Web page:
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Trachiniae   


antistrophe 2

Lady, I praise not this thy mood; with all reverence will I speak,
yet in reproof. Thou dost not well, I say, to kill fair hope by
fretting; remember that the son of Cronus himself, the all-disposing
king, hath not appointed a painless lot for mortals. Sorrow and joy
come round to all, as the Bear moves in his circling paths.

epode

Yea, starry night abides not with men, nor tribulation, nor
wealth; in a moment it is gone from us, and another hath his turn of
gladness, and of bereavement. So would I wish thee also, the Queen, to
keep that prospect ever in thy thoughts; for when hath Zeus been found
so careless of his children?
DEIANEIRA
Ye have heard of my trouble, I think, and that hath brought you
here; but the anguish which consumes my heart- ye are strangers to
that; and never may ye learn it by suffering! Yes, the tender plant
grows in those sheltered regions of its own! and the Sun-god's heat
vexes it not, nor rain, nor any wind; but it rejoices in its sweet,
untroubled being, til such time as the maiden is called a wife, and
finds her portion of anxious thoughts in the night, brooding on danger
to husband or to children. Such an one could understand the burden
of my cares; she could judge them by her own.
Well, I have had many a sorrow to weep for ere now; but I am going
to speak of one more grievous than them all.
When Heracles my lord was going from home on his last journey,
he left in the house an ancient tablet, inscribed with tokens which he
had never brought himself to explain to me before, many as were the
ordeals to which he had gone forth. He had always departed as if to
conquer, not to die. But now, as if he were a doomed man, he told me
what portion of his substance I was to take for my dower, and how he
would have his sons share their father's land amongst them. And he
fixed the time; saying that, when a year and three months should
have passed since he had left the country, then he was fated to die;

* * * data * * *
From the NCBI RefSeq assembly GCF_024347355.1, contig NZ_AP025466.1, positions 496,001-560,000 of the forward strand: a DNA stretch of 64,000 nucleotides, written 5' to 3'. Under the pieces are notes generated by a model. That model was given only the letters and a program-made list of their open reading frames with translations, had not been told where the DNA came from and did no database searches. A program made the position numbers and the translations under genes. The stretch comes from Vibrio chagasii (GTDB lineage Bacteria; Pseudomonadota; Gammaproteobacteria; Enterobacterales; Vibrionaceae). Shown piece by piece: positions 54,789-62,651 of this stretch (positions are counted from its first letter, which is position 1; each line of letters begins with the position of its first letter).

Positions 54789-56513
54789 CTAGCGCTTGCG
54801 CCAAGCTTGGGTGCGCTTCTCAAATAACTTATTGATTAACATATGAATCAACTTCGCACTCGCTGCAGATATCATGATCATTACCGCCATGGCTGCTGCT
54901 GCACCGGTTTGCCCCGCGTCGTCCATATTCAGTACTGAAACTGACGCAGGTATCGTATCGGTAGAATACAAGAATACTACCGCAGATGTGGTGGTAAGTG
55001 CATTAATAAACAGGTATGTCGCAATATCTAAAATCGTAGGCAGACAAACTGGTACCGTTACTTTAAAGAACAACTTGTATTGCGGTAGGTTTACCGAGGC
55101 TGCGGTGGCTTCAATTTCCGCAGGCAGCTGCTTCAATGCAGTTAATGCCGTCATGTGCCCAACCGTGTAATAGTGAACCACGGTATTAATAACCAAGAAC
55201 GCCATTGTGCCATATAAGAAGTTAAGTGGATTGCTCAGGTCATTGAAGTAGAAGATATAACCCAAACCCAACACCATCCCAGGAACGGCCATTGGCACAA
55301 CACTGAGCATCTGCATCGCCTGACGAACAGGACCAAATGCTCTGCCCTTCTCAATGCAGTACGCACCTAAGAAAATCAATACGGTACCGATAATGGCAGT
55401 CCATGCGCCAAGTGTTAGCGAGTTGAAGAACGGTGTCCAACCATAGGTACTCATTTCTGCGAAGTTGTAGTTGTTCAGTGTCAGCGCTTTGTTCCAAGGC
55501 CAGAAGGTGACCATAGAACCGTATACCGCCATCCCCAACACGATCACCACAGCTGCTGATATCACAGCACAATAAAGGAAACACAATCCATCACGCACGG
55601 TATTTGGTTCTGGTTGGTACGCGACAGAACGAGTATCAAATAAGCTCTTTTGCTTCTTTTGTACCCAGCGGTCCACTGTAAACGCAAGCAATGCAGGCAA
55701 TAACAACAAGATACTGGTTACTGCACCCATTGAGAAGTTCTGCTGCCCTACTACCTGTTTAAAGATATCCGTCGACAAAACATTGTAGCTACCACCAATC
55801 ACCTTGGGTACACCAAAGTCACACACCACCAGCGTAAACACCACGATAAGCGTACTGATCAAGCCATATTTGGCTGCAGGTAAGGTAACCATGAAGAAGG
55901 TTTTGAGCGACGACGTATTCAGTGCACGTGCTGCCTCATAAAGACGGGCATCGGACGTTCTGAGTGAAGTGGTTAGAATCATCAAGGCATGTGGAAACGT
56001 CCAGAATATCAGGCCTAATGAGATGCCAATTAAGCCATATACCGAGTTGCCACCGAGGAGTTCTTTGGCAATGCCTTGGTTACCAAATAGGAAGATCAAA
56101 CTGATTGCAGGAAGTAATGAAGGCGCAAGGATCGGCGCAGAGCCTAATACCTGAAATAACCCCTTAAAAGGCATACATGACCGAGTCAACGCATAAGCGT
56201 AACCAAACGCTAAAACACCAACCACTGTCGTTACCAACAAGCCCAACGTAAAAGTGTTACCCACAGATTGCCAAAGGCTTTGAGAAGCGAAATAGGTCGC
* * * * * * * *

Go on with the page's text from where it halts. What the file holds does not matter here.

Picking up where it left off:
or, if he should have survived that term, to live thenceforth an
untroubled life.
Such, he said, was the doom ordained by the gods to be
accomplished in the toils of Heracles; as the ancient oak at Dodona
had spoken of yore, by the mouth of the two Peleiades. And this is the
precise moment when the fulfilment of that word becomes due; so that I
start up from sweet slumber, my friends, stricken with terror at the
thought that I must remain widowed of the noblest among men.
LEADER OF THE CHORUS
Hush- no more ill-omened words; I see a man approaching, who wears
a wreath, as if for joyous tidings.
(A MESSENGER enters.)
MESSENGER
Queen Deianeira, I shall be the first of messengers to free thee
from fear. Know that Alcmena's son lives and triumphs, and from battle
brings the first-fruits to the gods of this land.
DEIANEIRA
What news is this, old man, that thou hast told me?
MESSENGER
That thy lord, admired of all, will soon come to thy house,
restored to thee in his victorious might.
DEIANEIRA
What citizen or stranger hath told thee this?
MESSENGER
In the meadow, summer haunt of oxen, Lichas the herald is
proclaiming it to many: from him I heard it, and flew hither, that I
might be the first to give thee these tidings, and so might reap
some guerdon from thee, and win thy grace.

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